Expected Council Action
In September, the Council expects to receive the report of the Secretary-General on the implementation of resolution 2358, which renewed the mandate of the UN Assistance Mission in Somalia (UNSOM) until 31 March 2018. The Council will hold a briefing and consultations on the report.
Key Recent Developments
On 24 August, Under-Secretary-General for Political Affairs Jeffrey Feltman, along with other UN officials, met in Mogadishu with top officials of the Federal Government of Somalia for consultations on political and security developments in the country. The Speaker of the National Assembly, Mohamed Osman Jawari, briefed the UN officials on the ongoing constitutional review process and the progress made towards the selection of the new Constitutional Review Commission of the Federal Parliament. Earlier in August, Special Representative for Somalia and head of UNSOM Michael Keating expressed concern that the committee, which will play an important role in shaping the country’s future, included no women among its members.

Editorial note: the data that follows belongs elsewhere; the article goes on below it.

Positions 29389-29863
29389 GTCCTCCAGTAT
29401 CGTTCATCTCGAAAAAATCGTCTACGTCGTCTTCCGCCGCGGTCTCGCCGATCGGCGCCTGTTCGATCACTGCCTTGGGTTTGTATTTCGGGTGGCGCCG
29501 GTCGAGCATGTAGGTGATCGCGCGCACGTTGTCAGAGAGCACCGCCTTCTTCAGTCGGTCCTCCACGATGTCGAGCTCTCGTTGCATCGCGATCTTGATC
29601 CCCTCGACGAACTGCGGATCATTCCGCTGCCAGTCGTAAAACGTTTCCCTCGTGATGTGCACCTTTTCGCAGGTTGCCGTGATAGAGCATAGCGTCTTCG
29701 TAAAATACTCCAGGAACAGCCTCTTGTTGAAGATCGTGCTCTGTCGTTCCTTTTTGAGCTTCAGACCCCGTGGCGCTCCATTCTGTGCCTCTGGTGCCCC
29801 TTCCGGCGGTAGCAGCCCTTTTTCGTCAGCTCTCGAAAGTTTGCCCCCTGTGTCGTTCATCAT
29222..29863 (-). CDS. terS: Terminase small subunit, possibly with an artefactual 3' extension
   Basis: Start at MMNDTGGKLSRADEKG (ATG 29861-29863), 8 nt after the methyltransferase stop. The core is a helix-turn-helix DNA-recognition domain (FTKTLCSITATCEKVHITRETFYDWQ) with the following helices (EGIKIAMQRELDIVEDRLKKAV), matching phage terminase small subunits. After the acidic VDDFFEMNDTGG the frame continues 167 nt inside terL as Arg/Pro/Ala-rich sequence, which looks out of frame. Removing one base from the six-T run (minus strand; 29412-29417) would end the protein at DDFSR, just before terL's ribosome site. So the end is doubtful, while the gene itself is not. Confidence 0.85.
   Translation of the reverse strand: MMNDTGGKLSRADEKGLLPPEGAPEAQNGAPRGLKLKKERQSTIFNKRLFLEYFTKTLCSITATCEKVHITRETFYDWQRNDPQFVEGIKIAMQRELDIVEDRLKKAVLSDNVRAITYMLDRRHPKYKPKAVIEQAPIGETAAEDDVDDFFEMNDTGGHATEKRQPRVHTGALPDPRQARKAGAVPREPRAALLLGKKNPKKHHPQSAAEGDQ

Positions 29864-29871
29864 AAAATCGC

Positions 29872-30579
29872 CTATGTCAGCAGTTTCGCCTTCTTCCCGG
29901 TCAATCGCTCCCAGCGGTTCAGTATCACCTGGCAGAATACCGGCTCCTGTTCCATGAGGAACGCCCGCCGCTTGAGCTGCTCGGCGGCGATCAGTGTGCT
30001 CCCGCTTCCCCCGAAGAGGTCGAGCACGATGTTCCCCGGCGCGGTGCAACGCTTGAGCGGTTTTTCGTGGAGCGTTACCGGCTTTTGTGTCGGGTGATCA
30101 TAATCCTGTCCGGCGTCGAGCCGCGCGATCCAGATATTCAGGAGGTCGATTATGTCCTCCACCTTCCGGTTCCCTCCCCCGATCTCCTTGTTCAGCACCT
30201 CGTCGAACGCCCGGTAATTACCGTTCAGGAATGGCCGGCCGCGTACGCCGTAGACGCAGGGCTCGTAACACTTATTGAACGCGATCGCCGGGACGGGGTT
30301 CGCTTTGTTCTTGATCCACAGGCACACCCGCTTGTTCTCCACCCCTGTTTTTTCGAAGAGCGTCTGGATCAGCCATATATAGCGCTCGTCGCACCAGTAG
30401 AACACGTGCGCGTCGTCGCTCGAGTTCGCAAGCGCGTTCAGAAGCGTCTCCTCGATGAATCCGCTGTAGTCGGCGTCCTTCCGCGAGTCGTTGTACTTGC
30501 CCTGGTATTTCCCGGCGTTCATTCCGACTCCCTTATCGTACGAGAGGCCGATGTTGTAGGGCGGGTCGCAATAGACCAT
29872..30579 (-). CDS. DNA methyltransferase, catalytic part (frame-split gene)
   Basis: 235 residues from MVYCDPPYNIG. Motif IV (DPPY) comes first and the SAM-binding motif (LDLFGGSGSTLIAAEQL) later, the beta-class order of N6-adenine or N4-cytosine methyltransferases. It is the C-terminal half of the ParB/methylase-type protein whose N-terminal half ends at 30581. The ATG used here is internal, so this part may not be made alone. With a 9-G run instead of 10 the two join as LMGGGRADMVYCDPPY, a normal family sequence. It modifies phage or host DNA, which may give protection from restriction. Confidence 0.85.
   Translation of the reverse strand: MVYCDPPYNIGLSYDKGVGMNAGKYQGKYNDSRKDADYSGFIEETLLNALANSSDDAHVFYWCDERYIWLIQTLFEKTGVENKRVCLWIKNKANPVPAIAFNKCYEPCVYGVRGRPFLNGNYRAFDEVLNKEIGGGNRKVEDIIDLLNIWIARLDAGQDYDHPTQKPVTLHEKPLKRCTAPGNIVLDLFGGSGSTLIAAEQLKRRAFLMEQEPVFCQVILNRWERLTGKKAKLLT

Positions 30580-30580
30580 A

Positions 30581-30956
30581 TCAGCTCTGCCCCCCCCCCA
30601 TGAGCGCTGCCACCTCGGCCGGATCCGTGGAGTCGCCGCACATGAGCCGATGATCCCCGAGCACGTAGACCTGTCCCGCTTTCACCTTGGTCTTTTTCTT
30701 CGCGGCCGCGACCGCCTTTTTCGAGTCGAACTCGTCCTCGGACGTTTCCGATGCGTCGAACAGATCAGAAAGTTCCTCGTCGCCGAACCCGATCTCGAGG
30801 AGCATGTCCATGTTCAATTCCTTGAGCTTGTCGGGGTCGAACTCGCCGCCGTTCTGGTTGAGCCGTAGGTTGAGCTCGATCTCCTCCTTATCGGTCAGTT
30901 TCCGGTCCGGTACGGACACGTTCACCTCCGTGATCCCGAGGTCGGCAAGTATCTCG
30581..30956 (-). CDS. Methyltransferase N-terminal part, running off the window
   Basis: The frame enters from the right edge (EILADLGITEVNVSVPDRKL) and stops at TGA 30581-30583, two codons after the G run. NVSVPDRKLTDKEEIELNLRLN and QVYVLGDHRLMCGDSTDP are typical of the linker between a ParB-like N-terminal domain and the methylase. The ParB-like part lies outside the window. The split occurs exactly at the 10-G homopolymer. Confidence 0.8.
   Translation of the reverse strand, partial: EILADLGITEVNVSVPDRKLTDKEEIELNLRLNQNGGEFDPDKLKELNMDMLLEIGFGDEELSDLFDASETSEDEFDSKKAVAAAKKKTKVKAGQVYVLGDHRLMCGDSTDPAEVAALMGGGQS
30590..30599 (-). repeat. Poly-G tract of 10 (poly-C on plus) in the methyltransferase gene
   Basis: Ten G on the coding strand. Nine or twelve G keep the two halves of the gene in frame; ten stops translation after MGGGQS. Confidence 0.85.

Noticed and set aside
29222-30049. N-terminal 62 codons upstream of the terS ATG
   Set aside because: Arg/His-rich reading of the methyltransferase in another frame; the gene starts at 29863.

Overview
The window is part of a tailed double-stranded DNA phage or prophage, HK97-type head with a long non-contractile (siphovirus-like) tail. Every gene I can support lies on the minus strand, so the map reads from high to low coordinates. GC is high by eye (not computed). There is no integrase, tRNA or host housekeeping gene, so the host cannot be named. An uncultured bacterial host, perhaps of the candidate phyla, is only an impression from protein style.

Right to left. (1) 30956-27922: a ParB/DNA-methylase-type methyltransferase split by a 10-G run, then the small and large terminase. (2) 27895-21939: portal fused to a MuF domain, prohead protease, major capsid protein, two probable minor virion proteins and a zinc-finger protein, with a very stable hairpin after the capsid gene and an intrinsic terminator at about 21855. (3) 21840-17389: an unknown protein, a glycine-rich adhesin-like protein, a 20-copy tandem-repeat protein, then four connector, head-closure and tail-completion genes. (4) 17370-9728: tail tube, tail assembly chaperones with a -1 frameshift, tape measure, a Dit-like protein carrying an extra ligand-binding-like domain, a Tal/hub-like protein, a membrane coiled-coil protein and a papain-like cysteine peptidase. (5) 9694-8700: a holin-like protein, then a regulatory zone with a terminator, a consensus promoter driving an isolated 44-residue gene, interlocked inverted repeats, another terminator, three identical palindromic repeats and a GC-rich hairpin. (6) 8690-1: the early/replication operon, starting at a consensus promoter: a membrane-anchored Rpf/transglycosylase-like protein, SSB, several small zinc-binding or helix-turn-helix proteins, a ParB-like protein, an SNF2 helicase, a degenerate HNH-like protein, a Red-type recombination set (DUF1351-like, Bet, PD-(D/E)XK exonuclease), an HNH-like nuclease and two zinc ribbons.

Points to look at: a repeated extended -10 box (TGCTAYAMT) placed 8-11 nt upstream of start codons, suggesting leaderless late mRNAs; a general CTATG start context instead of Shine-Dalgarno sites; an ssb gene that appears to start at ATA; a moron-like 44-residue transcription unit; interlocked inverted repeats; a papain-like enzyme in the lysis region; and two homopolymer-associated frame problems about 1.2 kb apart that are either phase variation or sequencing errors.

Minister of Constitutional Affairs Abdurahman Hosh Jibril said on 9 August that the government was set to launch national consultations on the constitutional review following a public awareness and sensitisation process to engage all Somalis and ensure that their views were represented in the new constitution. He noted that for the constitution, which is to be adopted in the next two years, to have legitimacy it needs to be taken to the public for consultations. Deliberations on the constitution will also be held in the regional states and the Somali diaspora. The minister’s comments followed a meeting he held with the AU Commissioner for Somalia, Francisco Caetano Madeira, in Mogadishu. Jibril also said that the government was seeking the assistance of the AU Mission in Somalia (AMISOM) to enable it to hold the planned nationwide consultations successfully.